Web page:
Monday, September 22, 2014
Comfort Movies: Big Jake
I was nine years old when I saw my first John Wayne movie, BIG JAKE, at the theater and that may be one of the reasons I like it so much. I remember being very impressed by this towering authority figure who travels to Mexico to retrieve his kidnapped grandson from the clutches of a ruthless outlaw gang led by John Fain (Richard Boone).
I've written before about that viewing that night at the Dolton Theater, my home away from home growing up. The place was packed on that summer evening and the theater was obviously loaded with John Wayne fans. When that freeze frame appeared at the end and the triumphant Elmer Bernstein score kicked in to herald the end credits, the applause and cheering was long and sustained. I remember it to this day. I think I was one of those louder participants.
Like some young 'uns seeing STAR WARS (1977) or E.T. (1982) for the first time, I can say that BIG JAKE screening changed my life.
I love the many dialogue exchanges between Wayne and Boone. Here are two men who would kill each other at the drop of a hat, but I believe have a grudging respect for each other. The film was written by Harry Julian Fink and Rita M. Fink, who also wrote DIRTY HARRY that year. I can easily imagine Dirty Harry saying some Big Jake's dialogue and vice versa. The film is loaded with endlessly quotable dialogue.
The one scene between Wayne and Maureen O'Hara, in what proved to be the last of their five films together, is a testament to movie star mystique. Wayne greets estranged wife O'Hara and the look that passes between them says more than pages of dialogue could. If one had never seen a John Wayne/Maureen O'Hara movie before, the scene plays beautifully, with the two anxious to secure their grandson's freedom. But for movie fans who have long enjoyed their previous films together the scene has added resonance. However you see it, it plays beautifully on both levels.
As I've gotten older, I've grown to appreciate the many familiar faces in the cast. Old-time western fans who watched hundreds of westerns in the past likely silently cheered each time a favorite face showed up: John Agar, Harry Carey, Jr., Glenn Corbett, Jim Davis, John Doucette, Gregg Palmer and Hank Worden. Just typing all of those names makes me very happy.
BEWITCHED's Dr. Bombay himself, Bernard Fox, has a good scene as a shepherd about to be hung before being saved by Big Jake.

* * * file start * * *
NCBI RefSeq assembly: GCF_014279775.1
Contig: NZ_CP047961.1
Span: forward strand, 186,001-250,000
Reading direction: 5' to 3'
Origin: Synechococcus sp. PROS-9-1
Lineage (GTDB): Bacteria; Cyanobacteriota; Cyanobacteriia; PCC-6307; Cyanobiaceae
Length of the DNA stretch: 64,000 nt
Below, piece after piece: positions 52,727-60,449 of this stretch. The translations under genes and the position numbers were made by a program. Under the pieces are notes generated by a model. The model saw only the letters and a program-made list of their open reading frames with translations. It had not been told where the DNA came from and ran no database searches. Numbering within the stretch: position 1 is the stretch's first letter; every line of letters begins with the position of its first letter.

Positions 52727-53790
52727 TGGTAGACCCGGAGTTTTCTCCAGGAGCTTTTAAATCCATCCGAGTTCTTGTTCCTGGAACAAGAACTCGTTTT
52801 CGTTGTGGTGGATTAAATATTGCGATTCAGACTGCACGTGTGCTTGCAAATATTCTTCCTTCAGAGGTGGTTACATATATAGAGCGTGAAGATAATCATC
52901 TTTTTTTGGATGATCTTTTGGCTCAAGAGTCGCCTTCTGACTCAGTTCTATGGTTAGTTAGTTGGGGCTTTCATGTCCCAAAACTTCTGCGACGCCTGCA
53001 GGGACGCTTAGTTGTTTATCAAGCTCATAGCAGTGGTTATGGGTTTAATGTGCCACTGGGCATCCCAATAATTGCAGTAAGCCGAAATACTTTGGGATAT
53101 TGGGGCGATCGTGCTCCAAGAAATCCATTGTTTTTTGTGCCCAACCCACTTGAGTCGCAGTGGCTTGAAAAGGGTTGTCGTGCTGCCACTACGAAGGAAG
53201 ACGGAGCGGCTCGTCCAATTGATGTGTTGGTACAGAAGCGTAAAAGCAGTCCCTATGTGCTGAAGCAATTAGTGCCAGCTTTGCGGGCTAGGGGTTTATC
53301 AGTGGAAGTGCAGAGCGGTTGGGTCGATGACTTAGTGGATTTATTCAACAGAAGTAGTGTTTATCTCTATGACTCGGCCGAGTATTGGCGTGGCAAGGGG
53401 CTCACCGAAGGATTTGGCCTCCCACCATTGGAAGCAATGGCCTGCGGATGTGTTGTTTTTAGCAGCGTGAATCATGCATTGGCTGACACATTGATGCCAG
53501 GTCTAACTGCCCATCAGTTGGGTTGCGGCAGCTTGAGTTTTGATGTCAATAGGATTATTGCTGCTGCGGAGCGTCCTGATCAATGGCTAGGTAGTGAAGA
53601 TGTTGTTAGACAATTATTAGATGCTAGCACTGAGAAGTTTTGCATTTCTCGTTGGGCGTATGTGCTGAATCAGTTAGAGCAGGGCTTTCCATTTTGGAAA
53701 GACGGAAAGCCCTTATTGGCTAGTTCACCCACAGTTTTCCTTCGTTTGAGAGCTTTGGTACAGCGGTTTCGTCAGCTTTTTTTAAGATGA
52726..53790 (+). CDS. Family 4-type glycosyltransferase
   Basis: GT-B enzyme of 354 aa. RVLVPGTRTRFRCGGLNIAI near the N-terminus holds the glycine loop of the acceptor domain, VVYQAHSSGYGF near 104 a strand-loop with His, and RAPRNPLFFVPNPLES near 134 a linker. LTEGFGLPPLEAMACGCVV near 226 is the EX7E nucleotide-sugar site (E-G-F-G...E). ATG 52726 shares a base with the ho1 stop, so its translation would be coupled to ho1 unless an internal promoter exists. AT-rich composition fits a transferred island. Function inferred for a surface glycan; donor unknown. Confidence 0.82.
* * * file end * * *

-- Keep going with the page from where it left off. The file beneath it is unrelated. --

Wayne has one of his all-time best introductory scenes here, with a great close up of him taking aim at the aforementioned lynching party. He's decides not to butt in, until one of the lynchers hits a little boy. That's enough for Wayne to ride down and confront lynch leader Jim Davis.
Patrick Wayne (Duke's son) and Christoper Mitchum (Robert's son) are both every appealing as his estranged sons who join their father in the trek down to Mexico. Jake's best friend is an Indian, Sam Sharpnose (Bruce Cabot), who accompanies the trio as well. Also tagging along is Wayne's dog, which he simply calls Dog. (Was this an homage to Wayne's great HONDO (1953)? If memory serves, he calls his dog in that movie Dog as well).
Anti-P.C. Rant – I love how Wayne's best friend in the movie is a Native American, which gives no credence to the belief held by many that Wayne's movies are filled with anti-Native American bigotry. Some may wince at a Native American being played by Bruce Cabot. Wayne would have scoffed at that. Bruce Cabot was a long-standing friend and Wayne loved working with his buddies. Cabot needed the work and Wayne was happy to oblige. Helping out a friend was much more important to Wayne than being politically correct. It was one of Cabot's last films. He died the following year.
If there are some faults to find with the film, it's we never find out why Wayne left his family years ago. Sam and Dog are both killed in the final shoot out and I wish there had been a scene – heck, even a line of dialogue would have sufficed – where Jake is regretful about the losses.
But the shootouts are beautifully staged, the scenery on the trek to Mexico is to die for, and the comedy bits are well played. Elmer Bernstein contributes one of his most infectious scores and the whole thing is a blast from beginning to end. It's one of my all time favorites.
After I saw it for the firs time, I remember asking my dad about this Wayne guy and he told me he's been in movies forever, and they showed up on TV all the time (even in the early 1970s this was true). A few weeks later a local station advertised THE FIGHTING KENTUCKIAN (1949) on the 10:30 movie. Since Wayne was in it I wanted to see it and to my delight there was Oliver Hardy in the movie. I had been a Laurel and Hardy fan for as long as I could remember but didn't know he was going to be in it. It was like a whole world was opening up before me. I couldn't wait to see what else it revealed.